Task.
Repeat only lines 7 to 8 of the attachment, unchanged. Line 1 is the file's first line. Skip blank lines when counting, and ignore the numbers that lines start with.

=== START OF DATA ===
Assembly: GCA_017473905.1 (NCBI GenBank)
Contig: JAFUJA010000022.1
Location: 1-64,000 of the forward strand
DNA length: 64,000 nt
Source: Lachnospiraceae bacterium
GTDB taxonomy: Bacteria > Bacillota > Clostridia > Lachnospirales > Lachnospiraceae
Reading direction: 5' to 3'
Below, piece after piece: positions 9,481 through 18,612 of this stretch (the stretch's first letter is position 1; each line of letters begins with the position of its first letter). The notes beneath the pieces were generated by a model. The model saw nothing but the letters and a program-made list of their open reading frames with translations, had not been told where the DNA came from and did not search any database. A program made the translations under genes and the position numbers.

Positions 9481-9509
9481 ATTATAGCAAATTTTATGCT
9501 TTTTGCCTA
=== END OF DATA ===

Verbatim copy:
Reading direction: 5' to 3'
Below, piece after piece: positions 9,481 through 18,612 of this stretch (the stretch's first letter is position 1; each line of letters begins with the position of its first letter). The notes beneath the pieces were generated by a model. The model saw nothing but the letters and a program-made list of their open reading frames with translations, had not been told where the DNA came from and did not search any database. A program made the translations under genes and the position numbers.